The Liberal Party says it wants better private health care. What is that code for? It is code for Andrew Peacock saying, `Yes, there is a need in the wider economy to cut government expenditure further'. He said this many times in the lead-up to his leadership challenge, but very little since his election because he wants to fudge and cloud this issue. Where will he cut expenditure? In set-piece speeches in which he has had a considered view to put-so he is not being doorstopped; he has not had a question popped at him out of the blue and made a false response-he has said that he will find cuts in the Medicare and health care areas, in the welfare area. That means that more and more of the burden of health costs go on to the shoulders of the wider community. Because the distribution of incomes is unequal, but the imposition of the burden will be equal, those who are least able to afford it will pay most and they will be put in real jeopardy. That is the Liberal Party's position. Why would a Labor Government, committed to social equity, connive to bring about that result? We will not do so. We will not be put in a position in which we shift the cost back on to those who can least afford it.

Senator Puplick made the quite remarkable argument that he is concerned about the anxiety that has been created among less fortunate people in the community. That is a very patronising view, because it assumes absolutely that the pensioner organisations do not have a true perception of their self- interest, that the pensioner organisations that have been lobbying Senator Puplick, this Government and, I believe, the Australian Democrats do not know what they are lobbying the parties about. Of course, they know. Of course, they know the risk to their constituents that those sorts of changes, if brought about, would create.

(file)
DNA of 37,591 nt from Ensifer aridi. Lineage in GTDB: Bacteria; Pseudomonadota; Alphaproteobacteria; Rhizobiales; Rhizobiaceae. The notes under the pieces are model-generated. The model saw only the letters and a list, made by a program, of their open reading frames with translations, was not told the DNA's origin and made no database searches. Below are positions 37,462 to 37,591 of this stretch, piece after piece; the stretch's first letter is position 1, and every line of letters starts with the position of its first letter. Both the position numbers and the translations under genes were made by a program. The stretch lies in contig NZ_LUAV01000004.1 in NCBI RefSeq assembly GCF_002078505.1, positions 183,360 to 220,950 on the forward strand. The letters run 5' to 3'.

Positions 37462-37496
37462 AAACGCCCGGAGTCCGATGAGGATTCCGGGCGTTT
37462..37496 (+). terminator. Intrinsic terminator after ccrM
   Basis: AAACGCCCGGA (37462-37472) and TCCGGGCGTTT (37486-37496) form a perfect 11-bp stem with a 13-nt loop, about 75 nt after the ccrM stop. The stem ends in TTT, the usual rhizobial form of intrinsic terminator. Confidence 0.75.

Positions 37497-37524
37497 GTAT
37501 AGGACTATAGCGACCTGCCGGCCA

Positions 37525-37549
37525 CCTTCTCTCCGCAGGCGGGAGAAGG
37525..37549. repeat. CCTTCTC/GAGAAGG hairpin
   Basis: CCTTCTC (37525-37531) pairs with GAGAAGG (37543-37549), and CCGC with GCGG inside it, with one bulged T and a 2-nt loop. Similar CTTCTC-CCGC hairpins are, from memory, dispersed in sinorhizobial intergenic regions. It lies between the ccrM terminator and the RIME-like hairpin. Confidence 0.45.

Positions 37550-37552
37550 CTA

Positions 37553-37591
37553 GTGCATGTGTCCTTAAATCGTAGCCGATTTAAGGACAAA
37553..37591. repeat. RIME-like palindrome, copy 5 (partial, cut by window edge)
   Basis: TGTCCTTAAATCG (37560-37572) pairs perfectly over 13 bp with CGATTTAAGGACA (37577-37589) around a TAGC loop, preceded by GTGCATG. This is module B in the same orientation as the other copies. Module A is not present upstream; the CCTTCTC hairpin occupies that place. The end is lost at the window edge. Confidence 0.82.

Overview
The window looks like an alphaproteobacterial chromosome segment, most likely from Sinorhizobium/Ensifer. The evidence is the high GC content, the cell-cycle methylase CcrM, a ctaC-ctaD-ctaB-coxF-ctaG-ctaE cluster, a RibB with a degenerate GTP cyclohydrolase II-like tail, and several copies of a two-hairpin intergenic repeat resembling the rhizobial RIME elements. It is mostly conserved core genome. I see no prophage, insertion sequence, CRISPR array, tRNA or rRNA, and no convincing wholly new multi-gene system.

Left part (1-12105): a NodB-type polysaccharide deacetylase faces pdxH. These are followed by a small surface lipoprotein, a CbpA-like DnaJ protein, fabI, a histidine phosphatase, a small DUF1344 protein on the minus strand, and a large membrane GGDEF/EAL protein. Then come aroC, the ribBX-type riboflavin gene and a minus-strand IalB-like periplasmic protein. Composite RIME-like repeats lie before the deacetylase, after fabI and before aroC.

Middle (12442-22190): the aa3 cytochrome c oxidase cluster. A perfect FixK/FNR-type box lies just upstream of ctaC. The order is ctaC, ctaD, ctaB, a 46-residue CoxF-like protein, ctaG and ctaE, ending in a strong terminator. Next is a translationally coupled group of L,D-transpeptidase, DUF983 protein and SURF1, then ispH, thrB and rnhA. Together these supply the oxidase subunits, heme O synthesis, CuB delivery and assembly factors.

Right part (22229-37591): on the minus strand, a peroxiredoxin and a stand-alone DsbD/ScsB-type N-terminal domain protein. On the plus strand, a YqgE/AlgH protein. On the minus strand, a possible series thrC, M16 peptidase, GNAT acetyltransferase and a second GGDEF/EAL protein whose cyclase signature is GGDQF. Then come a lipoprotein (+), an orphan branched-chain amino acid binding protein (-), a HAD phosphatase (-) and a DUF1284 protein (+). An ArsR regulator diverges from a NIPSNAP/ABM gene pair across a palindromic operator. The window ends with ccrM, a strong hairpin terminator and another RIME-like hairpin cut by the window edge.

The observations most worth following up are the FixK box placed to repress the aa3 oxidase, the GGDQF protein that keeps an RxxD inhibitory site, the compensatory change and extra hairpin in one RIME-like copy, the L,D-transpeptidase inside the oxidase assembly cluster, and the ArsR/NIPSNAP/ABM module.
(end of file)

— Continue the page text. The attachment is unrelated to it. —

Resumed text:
Senator Puplick's argument also presupposes that the voluntary health insurance organisations do not know what is in their real interest. He concluded by saying that he would not be bound by the ongoing values of the Labor Party. That may also be code for saying that the Opposition does not support the community rating principle. The Government wants to see the community rating principle continue. That principle requires a brief explanation. Because older people are more likely to get sick and require medical attention more often, some people are lobbying for the amount they pay for health insurance to be related to the frequency with which they go to hospital and for the cost of insurance not to be calculated right across the population, including all types of people, ages and income groups who take up private health insurance. That would mean that younger, fitter people would pay less while older people, prone to ill health, would pay more. There is a strong lobby to turn over the community rating principle and Senator Puplick has said that he does not want to be bound by the ongoing values of the Government. Why does he not come out and clearly say that he does not want the community rating principle enshrined, because that is what he is saying?

I can understand why someone who takes an administrative or a rationally logical and narrow approach-such as an Australian Democrat-would move a sunset provision like this. But to do so narrowly is to do so blinkeredly and to do so blinkeredly, without taking account of the wider landscape and the impact that a blinkered decision would have on that wider landscape, is bad policy, bad decision-making and just plain wrong. Therefore, I ask the three parties to reconsider their support for this amendment; I ask that it be defeated.